Update: What’s New in Ghost Themes

Since our original Ghost theme creation tutorial series was published in late 2013, a lot of new changes have gone through the theming API. There are some new requirements for themes, a few things that are deprecated, and a great big stack of new helpers, contexts, templates and added features.

In this tutorial we’ll take “UberTheme”, the theme that was completed in lesson six of the series, update it to comply with current requirements, and include some of the latest additions to Ghost.

We won’t be implementing every new feature into our theme as there are too many to fit in one tutorial, however we’ll be going over many of these great new features just the same.

New Requirements:

“package.json” File

Themes now require a “package.json” file to define the name of the theme. This file can also contain the version number of the theme.

In the root folder of your UberTheme, create a file named “package.json” and add the following code inside:

At the moment themes just use these two fields, but as the Ghost ecosystem grows additional fields will be added to expose developer information, and help with upgrades and compatibility management.

More info can be found in the Ghost developer docs.

Use of the {{asset}} Helper

Whenever loading CSS, JS or images from the theme’s “assets” folder, you should now utilize the {{asset}} helper. This helps with caching, ensuring correct loading paths, and making sure themes are uniformly structured so people can count on finding an appropriately used “assets” folder in any theme.

Open up UberTheme’s “default.hbs” file for editing and locate lines 12 to 14:

Edit them to use the {{asset}} helper as follows:

Read more in the Ghost dev docs.

Deprecated

We didn’t actually use any of the following in UberTheme so you won’t need to make any edits to the theme due to deprecation. However, in any of your other Ghost theme projects, please ensure you’re no longer using these features:

{{pageUrl}} Helper

This helper used to be something that could be utilized in pagination templates. Now, use {{page_url}} instead.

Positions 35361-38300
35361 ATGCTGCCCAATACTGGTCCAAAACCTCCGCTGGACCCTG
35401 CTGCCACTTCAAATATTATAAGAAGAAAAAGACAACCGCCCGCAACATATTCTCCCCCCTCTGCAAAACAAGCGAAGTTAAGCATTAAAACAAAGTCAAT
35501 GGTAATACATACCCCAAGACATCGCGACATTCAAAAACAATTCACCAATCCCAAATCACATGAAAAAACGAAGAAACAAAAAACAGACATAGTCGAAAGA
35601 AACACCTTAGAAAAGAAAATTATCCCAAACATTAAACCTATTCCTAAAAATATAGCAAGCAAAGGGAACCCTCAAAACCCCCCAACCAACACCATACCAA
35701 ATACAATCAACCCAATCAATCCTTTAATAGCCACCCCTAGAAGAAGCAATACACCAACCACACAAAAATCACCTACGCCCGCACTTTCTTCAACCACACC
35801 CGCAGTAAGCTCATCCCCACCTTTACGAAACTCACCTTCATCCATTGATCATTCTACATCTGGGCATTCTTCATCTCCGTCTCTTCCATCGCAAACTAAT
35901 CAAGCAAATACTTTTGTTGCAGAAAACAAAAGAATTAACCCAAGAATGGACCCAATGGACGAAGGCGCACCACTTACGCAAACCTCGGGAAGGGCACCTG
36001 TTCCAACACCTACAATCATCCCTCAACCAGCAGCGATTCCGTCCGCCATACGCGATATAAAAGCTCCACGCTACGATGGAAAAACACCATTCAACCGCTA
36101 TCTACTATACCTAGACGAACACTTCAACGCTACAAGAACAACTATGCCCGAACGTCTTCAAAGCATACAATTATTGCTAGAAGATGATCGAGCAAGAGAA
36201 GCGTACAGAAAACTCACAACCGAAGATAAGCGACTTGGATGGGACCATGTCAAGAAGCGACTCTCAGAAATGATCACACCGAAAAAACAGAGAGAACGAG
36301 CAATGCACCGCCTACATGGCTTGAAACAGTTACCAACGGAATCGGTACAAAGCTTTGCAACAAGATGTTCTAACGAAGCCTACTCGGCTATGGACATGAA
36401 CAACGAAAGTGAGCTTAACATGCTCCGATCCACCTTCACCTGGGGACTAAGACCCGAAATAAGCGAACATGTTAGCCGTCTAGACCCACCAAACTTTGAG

{{author.email}}

This helper is removed and now only outputs an empty string. Double check your author sections and make sure it’s not used.

Classes archive-template and page

These classes used to be output if using the {{body_class}} helper, but are no longer in place.

On Pages, post-template Class

The post-template class used to be output via the {{body_class}} helper on pages, but now only appears on posts.

New Contexts and Templates

Ghost has a number of “contexts” you might find yourself in as you navigate around a blog. For example, when reading a single post you’re in the “post” context. There are now several newly added contexts that display various types of content. Below, we’re going to cover the new “author”, “page”, “tag” and “home” contexts.

As well as these new contexts there are also several new templates you can add to your theme for finer levels of control over presentation. Note that if you add new templates to your theme, you will need to restart Ghost in order for them to be picked up by the system and become operational.

Static Pages / Page Context & Custom Page Templates

Ghost now supports static pages as well as posts, making it perfect in many ways for building a typical five page small business site. To create a static page, first add a regular post then click the little gear icon in the bottom right corner of the editing interface. Then check the box in the settings sidebar labeled Turn this post into a static page.